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Special Columns
Arindam Chaudhuri, Editor-in-Chief, 4Ps B&M Chief Consulting Editor's Desk
Rajita Chaudhuri
K.K.Srivastava Guest Column
Rajita Chaudhuri
The Chief Consulting Editor's Desk
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“Maine Karoo to Character Dheela Hai!”

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What makes this song so entertaining? Is it Salman or is it the lyrics or both? Probably both. The words were as important as Bhai’s unique style in making it such a big hit. Mind it, the language you speak can change the fortunes of your brand, your company and your movie!

Munni and Sheila, to McDonald’s & Sony
Language has the power to attract and this new language has taken everyone in its grip & its here to stay. From Bollywood to the business world, from babes to brands, everybody is using it. Hinglish is the language of today. It’s trendy, young and happening and it’s keeping the cash registers ringing for all who use it. Today’s most popular songs – from “Munni darling” to “Pappu can’t dance saala” to “My name is Shiela” and the current craze “...Character dheela hai” – have Hinglish lyrics. It makes the songs catchy and very entertaining and the audiences love them.

Not just Bollywood, smart businessmen the world over have realized that it’s this “street English” that works like magic to attract the consumers, so much so that even foreign brands are speaking it. Pepsi now says “Youngistaan ka wow!” Cadbury says it is not just a chocolate but “meetha” to be had after meals (a typical Indian custom). Domino’s for years has been asking “Hungry kya.” Lehar says “Control nahi hota,” and they all have successfully managed to connect to their customers! The verdict: The one who speaks the language the customer loves, rules.

Hinglish – for survival
“Kitne aadmi ko text karna hai?” Wondering which company’s tagline this is? Not Airtel, Aircell, Vodafone or even Idea. It’s the tagline of Rogers, Canada’s leading telecommunications company. Foreign brands too are using Hinglish to reach out to the Indian consumer in foreign lands. Bell Canada called on its consumers to “Put some bang in your Bhangra” as it celebrated Baisakhi with them in Canada. Across the border in America, McDonald’s sent small cards to various Indian households asking them to taste its ice-creams and shakes, with a tagline, “Taste ki baat hai.” And the Indian-American population loved it.

Wells Fargo used Hinglish too, on its hoardings in America to reach out. “Safalta aapki, solutions hamare” was the tagline plastered on various billboards.

Hinglish today is a global language and even the Brits have accepted it. Demos, an influential British think-tank, came out with a report stating language blends like Hinglish were the way forward, adding, “With non-native English speakers set to top two billion in as little as five years, Britain’s influence, relationships and access to markets across the globe are at risk unless we change our outmoded attitude to language.” It’s no more the Queen’s English; rather, to survive, one needs to master “The Queen’s Hinglish,” the new language of the new culture. This is the new law of survival. This is the way to reach out to your customers.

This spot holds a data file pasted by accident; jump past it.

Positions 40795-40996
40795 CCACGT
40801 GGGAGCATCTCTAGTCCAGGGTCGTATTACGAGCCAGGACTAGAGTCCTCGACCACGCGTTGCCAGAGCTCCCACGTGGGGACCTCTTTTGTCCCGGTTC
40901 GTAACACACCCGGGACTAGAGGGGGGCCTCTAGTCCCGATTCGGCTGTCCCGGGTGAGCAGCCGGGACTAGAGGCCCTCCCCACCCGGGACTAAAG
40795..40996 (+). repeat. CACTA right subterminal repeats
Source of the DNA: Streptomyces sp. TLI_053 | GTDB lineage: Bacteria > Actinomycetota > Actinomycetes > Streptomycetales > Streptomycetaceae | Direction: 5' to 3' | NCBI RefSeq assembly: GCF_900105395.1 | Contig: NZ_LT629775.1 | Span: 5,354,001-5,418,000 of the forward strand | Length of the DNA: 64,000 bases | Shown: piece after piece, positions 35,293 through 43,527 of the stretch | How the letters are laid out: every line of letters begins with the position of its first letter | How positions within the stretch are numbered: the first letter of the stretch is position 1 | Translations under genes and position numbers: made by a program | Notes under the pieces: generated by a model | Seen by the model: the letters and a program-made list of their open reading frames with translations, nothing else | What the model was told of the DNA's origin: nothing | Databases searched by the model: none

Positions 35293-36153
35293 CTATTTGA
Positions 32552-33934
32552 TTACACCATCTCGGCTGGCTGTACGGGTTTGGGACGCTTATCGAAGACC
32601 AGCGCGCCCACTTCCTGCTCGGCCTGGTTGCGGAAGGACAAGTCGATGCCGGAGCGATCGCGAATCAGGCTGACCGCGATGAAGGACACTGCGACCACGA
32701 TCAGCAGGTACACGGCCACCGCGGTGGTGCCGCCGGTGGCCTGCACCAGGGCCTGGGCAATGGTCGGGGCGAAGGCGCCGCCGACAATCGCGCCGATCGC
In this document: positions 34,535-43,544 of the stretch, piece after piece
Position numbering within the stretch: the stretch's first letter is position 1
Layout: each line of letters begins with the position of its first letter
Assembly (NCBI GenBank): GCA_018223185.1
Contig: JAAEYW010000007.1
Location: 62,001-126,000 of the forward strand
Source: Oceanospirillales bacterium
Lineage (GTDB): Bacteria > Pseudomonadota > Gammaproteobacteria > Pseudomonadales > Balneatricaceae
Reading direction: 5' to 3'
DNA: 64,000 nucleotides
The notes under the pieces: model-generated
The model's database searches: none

Change your product, not just your language.
A famous Indian proverb says, “If you live in the river, you should make friends with the crocodile.” The one who adjusts best, wins. The one who understands not just the local language, but the local culture and way of life too, beats competitors. When Whirlpool launched its washing machines in India, it realized they were not suitable for washing saris. It immediately redesigned them to suit local preferences. KFC today has a vegetarian thali. An outlet that gained popularity because of its fried chicken, has removed chicken from some of its dishes to suit local tastes. Smuckers Foods of Canada has a ‘Golden Temple’ brand of atta, for the brand name – leaving the political incorrectness of it aside – plays a big role in motivating NRIs to reach out for it.

Intelligence is not measured by IQ scores, but by one’s ability to adapt. The most intelligent species are those that have found ways to adapt, and no one has adapted better than humans, who have learnt to adapt to almost any situation, any climate – so have some of the most successful brands. Nokia made dust resistant keypads for the Indian market. Sony built dust resistant TVs for India. HLL understood the rural consumer and introduced shampoos in sachets priced at Re.1, which became big money spinners for the company. Subway serves no beef in India.

The biggest of global brands with the best of products had to think local and even change some of their best strategies to succeed in foreign lands. The ‘Dell Dude’, a know-it-all, speak-fearlessly-to-strangers, kind of character was used by Dell on American TV – and he was a big hit. But this cool guy was not featured in Japanese ads for they would not appreciate a character like that.

Unilever launched coconut ice-creams with fruits in Bangkok to suit the Thai palette. Wall’s ensured that its ice-creams tasted different in Asia; no wonder in 2000, its share of the Asian market was 41% as compared to 15% of Nestle’s. Disneyland realized that if it had to make money in Hong Kong, it had to lower its prices, change its decor and settings to suit local tastes. Starbucks is making sure its outlets blend with the culture of the place and look less foreign. Just because it worked in one place is no guarantee that it will work everywhere, and brands should be ready to discard even their best ideas if they don’t match the local market’s choices.

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